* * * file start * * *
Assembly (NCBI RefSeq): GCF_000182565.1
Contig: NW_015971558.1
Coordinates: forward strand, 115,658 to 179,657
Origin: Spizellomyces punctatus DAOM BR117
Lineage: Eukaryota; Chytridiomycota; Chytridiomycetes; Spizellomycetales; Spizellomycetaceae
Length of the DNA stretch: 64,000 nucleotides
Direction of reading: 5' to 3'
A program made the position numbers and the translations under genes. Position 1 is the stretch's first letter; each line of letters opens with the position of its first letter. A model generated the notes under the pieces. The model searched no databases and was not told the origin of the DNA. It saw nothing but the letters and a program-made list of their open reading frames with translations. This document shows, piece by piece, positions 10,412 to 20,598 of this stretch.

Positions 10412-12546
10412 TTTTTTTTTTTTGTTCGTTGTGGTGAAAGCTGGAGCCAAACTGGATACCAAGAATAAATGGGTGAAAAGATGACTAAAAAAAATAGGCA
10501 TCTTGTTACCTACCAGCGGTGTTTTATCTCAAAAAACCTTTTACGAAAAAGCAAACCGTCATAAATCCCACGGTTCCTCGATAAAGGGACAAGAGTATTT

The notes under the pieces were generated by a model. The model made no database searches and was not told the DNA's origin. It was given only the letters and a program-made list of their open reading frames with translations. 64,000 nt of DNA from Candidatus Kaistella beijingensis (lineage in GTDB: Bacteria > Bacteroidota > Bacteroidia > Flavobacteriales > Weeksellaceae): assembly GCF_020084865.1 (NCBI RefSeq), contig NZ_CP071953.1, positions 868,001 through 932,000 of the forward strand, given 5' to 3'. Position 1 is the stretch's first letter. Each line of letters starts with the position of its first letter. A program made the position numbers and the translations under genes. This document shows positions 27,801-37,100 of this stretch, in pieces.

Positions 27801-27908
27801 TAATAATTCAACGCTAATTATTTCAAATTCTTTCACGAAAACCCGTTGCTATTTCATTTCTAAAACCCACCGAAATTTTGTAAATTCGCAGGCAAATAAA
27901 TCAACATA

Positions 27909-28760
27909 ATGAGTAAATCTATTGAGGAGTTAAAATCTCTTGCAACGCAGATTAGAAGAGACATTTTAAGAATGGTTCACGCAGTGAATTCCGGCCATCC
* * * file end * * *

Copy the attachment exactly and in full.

Assembly (NCBI RefSeq): GCF_000182565.1
Contig: NW_015971558.1
Coordinates: forward strand, 115,658 to 179,657
Origin: Spizellomyces punctatus DAOM BR117
Lineage: Eukaryota; Chytridiomycota; Chytridiomycetes; Spizellomycetales; Spizellomycetaceae
Length of the DNA stretch: 64,000 nucleotides
Direction of reading: 5' to 3'
A program made the position numbers and the translations under genes. Position 1 is the stretch's first letter; each line of letters opens with the position of its first letter. A model generated the notes under the pieces. The model searched no databases and was not told the origin of the DNA. It saw nothing but the letters and a program-made list of their open reading frames with translations. This document shows, piece by piece, positions 10,412 to 20,598 of this stretch.

Positions 10412-12546
10412 TTTTTTTTTTTTGTTCGTTGTGGTGAAAGCTGGAGCCAAACTGGATACCAAGAATAAATGGGTGAAAAGATGACTAAAAAAAATAGGCA
10501 TCTTGTTACCTACCAGCGGTGTTTTATCTCAAAAAACCTTTTACGAAAAAGCAAACCGTCATAAATCCCACGGTTCCTCGATAAAGGGACAAGAGTATTT

The notes under the pieces were generated by a model. The model made no database searches and was not told the DNA's origin. It was given only the letters and a program-made list of their open reading frames with translations. 64,000 nt of DNA from Candidatus Kaistella beijingensis (lineage in GTDB: Bacteria > Bacteroidota > Bacteroidia > Flavobacteriales > Weeksellaceae): assembly GCF_020084865.1 (NCBI RefSeq), contig NZ_CP071953.1, positions 868,001 through 932,000 of the forward strand, given 5' to 3'. Position 1 is the stretch's first letter. Each line of letters starts with the position of its first letter. A program made the position numbers and the translations under genes. This document shows positions 27,801-37,100 of this stretch, in pieces.

Positions 27801-27908
27801 TAATAATTCAACGCTAATTATTTCAAATTCTTTCACGAAAACCCGTTGCTATTTCATTTCTAAAACCCACCGAAATTTTGTAAATTCGCAGGCAAATAAA
27901 TCAACATA

Positions 27909-28760
27909 ATGAGTAAATCTATTGAGGAGTTAAAATCTCTTGCAACGCAGATTAGAAGAGACATTTTAAGAATGGTTCACGCAGTGAATTCCGGCCATCC